Late last week the Fair Work Commission recently increased Australia’s minimum wage to $18.93 an hour. Minimum weekly wages are estimated to increase by some $24.30 as a result of this 3.5 per cent rise, which came in far beyond the current inflation rate of 1.9 per cent.
The decision is a compromise in the face of lobbying from the ACTU for a $50 rise in weekly pay and opposition from business groups asking for an increase limited to $13.20. The strongest opposition to the hike came from the restaurant and catering sector who sought to avoid a minimum wage hike entirely. Restaurants and caterers have notoriously tight margins compared to other sectors. Small retailers and eateries already find it difficult to operate under current minimum wage rates and are more likely to find ways to underpay their staff.
Restaurants and retail stores account for a majority of minimum wage jobs and increasing the minimum wage won’t stop many from underpaying staff cash-in-hand as they currently do. The honest businesses ultimately bear the costs and are forced to adjust their prices and labour.
As Australians, we enjoy a great selection of cafes and restaurants. Raising minimum wages not only directly increases prices for the consumer, but diminishes the competition that keeps prices down. This is especially troubling at a time when other soaring costs such as electricity are driving many businesses out of business or out of Australia where costs are lower, while the costs of living for Australians in major cities continues to be a concern.
To offset the increased cost, an employing business can either increase the selling price of its goods and services or reduce the number of workers it employs or the working hours of these workers. Being ‘priced out of work’ is a real phenomenon observed recently in the wake of Seattle, USA’s hike of its minimum wage to $15 an hour, resulting in increased unemployment and underemployment with many entry-level jobs replaced by automation. For this reason, a ‘minimum wage’ hike is more properly viewed as an increase in the price floor for work.
Australia’s 2.1 million strong small businesses are responsible for the bulk of employment nationally. Business growth facilitates higher employment and wages in the long run. Rising wage floors only make it harder for businesses to reinvest retained earnings into capital for future growth and act as a barrier to entry for future enterprises. Diminished investment ultimately leads to a decrease in labour demand and slower growth.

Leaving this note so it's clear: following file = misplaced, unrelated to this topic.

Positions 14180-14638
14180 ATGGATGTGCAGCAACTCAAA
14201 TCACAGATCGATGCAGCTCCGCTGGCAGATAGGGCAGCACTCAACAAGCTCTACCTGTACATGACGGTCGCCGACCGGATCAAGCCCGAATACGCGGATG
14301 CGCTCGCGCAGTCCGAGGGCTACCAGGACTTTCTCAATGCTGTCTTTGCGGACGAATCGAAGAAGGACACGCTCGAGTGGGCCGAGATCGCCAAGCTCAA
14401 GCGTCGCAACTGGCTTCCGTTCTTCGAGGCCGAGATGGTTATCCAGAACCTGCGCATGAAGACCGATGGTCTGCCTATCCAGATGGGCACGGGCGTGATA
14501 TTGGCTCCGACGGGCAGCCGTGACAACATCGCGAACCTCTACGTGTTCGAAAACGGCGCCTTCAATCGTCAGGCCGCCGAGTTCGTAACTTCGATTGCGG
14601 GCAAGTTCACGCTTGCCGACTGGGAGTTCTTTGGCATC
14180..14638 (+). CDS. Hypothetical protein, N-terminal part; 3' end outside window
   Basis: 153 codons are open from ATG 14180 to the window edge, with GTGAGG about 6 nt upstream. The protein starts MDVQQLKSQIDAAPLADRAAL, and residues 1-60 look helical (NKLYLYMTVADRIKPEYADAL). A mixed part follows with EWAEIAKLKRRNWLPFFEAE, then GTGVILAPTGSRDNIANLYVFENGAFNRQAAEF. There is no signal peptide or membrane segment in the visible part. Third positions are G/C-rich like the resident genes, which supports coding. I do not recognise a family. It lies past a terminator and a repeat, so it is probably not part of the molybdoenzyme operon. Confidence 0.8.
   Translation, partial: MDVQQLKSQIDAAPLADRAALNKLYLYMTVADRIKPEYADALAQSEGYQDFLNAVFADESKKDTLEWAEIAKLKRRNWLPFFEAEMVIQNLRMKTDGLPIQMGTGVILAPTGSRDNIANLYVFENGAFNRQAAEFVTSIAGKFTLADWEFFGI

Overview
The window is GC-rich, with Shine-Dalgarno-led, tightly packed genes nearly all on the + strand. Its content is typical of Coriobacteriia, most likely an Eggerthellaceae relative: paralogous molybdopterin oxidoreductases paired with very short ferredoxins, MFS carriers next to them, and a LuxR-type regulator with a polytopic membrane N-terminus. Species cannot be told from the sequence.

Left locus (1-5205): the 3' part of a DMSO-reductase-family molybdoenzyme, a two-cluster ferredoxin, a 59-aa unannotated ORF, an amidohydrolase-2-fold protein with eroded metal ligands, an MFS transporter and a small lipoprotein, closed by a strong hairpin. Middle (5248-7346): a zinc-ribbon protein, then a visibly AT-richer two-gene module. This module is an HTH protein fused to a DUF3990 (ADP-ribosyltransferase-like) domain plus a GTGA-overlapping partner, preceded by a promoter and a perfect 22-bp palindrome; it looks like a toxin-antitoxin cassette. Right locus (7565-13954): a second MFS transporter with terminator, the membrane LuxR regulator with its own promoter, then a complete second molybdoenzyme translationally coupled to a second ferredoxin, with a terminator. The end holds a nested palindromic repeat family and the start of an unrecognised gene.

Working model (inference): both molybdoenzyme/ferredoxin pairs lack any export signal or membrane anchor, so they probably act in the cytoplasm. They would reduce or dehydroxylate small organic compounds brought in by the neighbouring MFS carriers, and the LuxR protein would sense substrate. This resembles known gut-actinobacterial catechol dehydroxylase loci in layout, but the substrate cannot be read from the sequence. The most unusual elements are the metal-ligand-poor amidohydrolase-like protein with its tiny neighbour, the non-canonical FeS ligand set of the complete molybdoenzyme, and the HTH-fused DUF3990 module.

It is true that our unemployment is at an all-time low, but this is due to our competitive wages and steady GDP growth, both of which could be stifled by a higher minimum wage. The International Monetary Fund recently noted that strong worldwide economic growth in recent months has been buoyed by conditions which are highly unlikely to last.
Notably, there are also vast differences in unemployment and underemployment statistics across the country, whereby the minimum wage hike will only exacerbate problems of youth underemployment in places such as South Australia.
For students, the restaurant and retail sectors are often the entry point into the workforce. These opportunities become more restricted when the labour supply increases with the prospect of higher wages whilst the demand for labour decreases. As a result, people who are willing to work, especially the youth, become involuntarily unemployed as the mandated wage locks them of the labour market. Ironically, many workers will see a reduction in their pay as businesses compensate for the hourly wage hike by allocating fewer hours.
While emotive arguments for a minimum wage hike can sound compelling at face value, the debate must be kept in perspective. Australia’s minimum wage is already the second highest in the world, just behind France. France’s highly inflexible labour market is a product of its high wage floor and a myriad of other employment regulations. Nearly one in every 10 Frenchmen and women willing to work are out of a job and the figure for French youth is nearly as high as one in every four. The high price floor on labour, combined with other stringent regulations on work, are driving factors behind the high unemployment figures for France and Italy in comparison to their EU peers. Australia’s prosperity is incumbent on us avoiding the example of these nations.
Wages, like other production costs, should be determined by the value provided to the consumer whereby artificial wage floors only turn businesses into welfare agents at the cost of shareholders, consumers and in the long run, workers themselves.
When businesses don’t have the ability to adjust wages based on the supply and demand of labour, as was the case in the centrally planned nations of South America, the Soviet Union, and pre-crisis Greece, we see the decline and even collapse of nations and economies. Grievances about low wage growth should not be curtailed by short-term solutions that might seem innocuous but can have devastating impacts on employment and growth in the long run.
Conan Feng is a Research Associate with the Australian Taxpayers’ Alliance.
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